Follow Your Passion – Not
There’s a lot of discussion about following your ‘passion’ and if you do that, your life will be full and not boring. Let’s look at the myths surrounding this.
Myth 1 – Passion is all I need. If you know what you love to do from when you’re young, congratulations. If you are able to make a living or have a meaningful hobby following that passion, great. I, however, didn’t know what I was passionate about but I had an idea. I had a love of foreign languages and studied them in college. When I tried to ‘follow’ that passion as a career, I saw the choices I had weren’t a good fit for me. Now what?
Myth 2 – Creative jobs aren’t boring. The idea that if I have a ‘creative’ job, that I won’t be bored, is nonsense. Every way of earning a living has tedious, repetitive parts that can be boring. Just because I write or paint or make videos for a living, it doesn’t mean that I won’t be bored. Finding “creative” work, that provides us with a reasonable income, is hard.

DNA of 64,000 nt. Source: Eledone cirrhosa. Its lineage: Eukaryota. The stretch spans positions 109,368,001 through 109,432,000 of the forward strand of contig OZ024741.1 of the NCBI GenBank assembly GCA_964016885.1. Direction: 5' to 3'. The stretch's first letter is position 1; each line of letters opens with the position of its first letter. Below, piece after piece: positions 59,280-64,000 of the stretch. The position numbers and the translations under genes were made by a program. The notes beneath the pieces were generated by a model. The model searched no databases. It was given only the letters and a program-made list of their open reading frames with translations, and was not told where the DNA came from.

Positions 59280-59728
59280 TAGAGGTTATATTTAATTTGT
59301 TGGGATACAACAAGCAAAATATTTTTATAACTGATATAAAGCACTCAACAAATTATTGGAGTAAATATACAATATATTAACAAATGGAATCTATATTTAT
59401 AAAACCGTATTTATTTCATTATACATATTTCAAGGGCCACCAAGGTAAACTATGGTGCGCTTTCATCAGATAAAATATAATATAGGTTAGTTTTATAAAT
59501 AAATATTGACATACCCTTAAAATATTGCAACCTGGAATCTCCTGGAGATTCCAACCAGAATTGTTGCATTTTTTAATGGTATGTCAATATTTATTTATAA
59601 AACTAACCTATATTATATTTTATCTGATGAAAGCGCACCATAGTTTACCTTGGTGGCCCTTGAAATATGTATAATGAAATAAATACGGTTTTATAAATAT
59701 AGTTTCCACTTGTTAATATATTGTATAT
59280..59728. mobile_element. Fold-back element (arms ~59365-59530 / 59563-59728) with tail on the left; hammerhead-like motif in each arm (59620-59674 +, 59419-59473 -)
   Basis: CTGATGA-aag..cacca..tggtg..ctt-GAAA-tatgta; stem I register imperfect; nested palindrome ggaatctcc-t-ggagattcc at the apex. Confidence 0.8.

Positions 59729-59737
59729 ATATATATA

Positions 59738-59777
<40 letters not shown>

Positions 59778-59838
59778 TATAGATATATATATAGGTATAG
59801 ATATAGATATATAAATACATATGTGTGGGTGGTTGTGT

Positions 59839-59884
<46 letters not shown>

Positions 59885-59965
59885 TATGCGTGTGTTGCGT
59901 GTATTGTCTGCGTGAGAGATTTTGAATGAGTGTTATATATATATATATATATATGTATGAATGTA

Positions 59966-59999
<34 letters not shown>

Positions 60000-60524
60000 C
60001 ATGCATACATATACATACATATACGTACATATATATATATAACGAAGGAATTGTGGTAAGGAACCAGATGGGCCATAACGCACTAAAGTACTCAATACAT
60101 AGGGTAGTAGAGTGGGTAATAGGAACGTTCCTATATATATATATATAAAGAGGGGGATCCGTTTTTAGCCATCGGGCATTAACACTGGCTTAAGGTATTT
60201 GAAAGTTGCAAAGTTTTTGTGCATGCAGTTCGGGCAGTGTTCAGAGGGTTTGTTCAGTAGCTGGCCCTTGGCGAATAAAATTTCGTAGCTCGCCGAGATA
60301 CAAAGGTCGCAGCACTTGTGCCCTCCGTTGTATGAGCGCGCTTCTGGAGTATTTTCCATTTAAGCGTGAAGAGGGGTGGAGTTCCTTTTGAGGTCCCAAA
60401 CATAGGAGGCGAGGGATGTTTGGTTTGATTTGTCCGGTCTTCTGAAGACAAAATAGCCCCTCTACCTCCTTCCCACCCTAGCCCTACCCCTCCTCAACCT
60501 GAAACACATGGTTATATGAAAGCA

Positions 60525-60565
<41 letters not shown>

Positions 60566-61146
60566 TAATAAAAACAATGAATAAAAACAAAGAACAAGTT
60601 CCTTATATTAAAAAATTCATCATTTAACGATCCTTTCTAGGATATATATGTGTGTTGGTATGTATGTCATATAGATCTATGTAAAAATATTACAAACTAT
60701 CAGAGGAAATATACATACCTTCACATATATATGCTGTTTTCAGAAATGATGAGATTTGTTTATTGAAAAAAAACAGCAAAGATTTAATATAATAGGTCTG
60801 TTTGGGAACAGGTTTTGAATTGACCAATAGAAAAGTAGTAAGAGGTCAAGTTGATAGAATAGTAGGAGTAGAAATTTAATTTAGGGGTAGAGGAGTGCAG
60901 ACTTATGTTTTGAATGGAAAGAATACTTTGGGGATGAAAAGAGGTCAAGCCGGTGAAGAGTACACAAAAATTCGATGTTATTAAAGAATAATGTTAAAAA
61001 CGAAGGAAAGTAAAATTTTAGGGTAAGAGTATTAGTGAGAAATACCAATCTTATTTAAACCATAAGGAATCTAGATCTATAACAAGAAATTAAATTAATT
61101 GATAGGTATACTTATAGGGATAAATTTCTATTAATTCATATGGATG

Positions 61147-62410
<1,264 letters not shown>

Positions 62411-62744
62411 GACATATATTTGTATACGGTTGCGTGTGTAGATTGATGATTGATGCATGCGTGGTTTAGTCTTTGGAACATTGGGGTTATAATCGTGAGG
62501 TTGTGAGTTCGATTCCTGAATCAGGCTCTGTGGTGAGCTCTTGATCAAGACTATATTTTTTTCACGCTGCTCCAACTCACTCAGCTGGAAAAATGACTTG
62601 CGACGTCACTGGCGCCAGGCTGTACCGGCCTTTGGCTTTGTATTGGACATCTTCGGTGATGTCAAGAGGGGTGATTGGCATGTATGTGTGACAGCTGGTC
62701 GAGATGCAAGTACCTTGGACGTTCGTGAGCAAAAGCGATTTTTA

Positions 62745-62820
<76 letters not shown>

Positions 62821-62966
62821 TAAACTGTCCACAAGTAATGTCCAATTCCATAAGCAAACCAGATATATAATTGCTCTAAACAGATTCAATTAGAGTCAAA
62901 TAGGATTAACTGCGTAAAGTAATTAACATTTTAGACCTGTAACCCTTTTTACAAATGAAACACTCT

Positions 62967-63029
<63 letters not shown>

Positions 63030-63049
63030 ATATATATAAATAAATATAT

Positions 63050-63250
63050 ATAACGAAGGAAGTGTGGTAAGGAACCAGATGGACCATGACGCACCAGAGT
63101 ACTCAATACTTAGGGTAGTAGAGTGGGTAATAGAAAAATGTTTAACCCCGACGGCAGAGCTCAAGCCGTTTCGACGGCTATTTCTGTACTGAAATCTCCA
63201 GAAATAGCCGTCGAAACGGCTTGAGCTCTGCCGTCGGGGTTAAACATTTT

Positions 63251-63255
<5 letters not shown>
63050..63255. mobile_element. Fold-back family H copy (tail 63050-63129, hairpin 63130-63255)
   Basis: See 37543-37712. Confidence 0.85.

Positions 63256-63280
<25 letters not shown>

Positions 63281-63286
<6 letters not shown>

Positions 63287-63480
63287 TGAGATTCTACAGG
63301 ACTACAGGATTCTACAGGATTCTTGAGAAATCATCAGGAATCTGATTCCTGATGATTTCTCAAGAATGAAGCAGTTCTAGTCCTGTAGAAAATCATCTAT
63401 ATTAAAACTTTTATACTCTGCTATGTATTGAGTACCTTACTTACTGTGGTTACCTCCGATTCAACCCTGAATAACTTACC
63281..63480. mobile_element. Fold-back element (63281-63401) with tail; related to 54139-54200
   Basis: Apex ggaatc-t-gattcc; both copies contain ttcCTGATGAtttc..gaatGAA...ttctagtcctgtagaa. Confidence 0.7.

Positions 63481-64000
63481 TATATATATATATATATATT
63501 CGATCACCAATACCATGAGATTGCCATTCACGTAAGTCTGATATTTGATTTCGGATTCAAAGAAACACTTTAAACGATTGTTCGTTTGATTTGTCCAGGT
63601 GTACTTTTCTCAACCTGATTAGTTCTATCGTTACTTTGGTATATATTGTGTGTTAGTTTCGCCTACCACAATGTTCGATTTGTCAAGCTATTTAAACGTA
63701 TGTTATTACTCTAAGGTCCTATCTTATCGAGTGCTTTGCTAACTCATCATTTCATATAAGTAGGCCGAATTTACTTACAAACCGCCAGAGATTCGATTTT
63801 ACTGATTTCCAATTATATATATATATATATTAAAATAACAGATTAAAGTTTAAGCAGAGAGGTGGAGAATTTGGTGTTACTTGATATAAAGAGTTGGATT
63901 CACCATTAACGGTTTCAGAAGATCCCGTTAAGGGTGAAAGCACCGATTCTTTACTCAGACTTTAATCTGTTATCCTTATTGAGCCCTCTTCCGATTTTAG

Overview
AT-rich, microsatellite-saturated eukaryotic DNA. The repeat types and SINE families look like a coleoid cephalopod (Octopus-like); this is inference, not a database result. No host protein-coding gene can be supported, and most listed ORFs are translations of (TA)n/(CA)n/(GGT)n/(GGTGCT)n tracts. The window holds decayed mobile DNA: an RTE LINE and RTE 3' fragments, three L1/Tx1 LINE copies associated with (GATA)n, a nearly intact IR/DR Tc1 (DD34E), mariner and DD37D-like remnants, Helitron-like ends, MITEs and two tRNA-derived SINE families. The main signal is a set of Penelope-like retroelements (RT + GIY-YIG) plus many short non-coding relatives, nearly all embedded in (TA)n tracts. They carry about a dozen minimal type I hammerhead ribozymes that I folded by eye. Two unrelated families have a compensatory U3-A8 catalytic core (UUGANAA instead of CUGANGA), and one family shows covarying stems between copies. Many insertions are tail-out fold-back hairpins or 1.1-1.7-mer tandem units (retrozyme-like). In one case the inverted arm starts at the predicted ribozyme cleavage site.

Myth 3 – Creativity is driven by inspiration. All I need to do is be inspired and I’ll always be creative. Most people who make their living doing ‘creative’ things will tell you that discipline and hard work are at the center. While I tend to be a disciplined person, I am also lazy. I want my creativity to just flow. I don’t want to always have to work for it. I try to set aside a time and space to try on new things.
Myth 4 – Creative people are fearless/brave. Many of them probably are. But many are not. They just let curiosity outweigh their fear. This is really the core of the creative life. Always being curious. Appreciating our senses and gifts (including food, clothing and shelter.) Having a curiosity about other people, cultures and ideas. Having an open mind. This is what fuels the creative person when they don’t feel brave.
Myth 5 – If I could just do what I love, I’d be happy. Sometimes this is true. More often than not, when, “doing what you love” becomes a job, when it becomes ‘work’… it’s no longer fun. If you doubt this, just read this, Should Your Hobby Be Your Job.
Bottom Line: I’m working on cultivating my curiosity rather than trying to ‘be creative.’ The pressure to create can be good, but it also can be hard. It’s easy to criticize someone’s attempt at creativity. We’re less likely to criticize when we understand the personal risk associated with the process of exposing ourselves in such a personal way.
Maybe I don’t need to be a creative person, just a curious one. What do you think?
Image credit: Janimage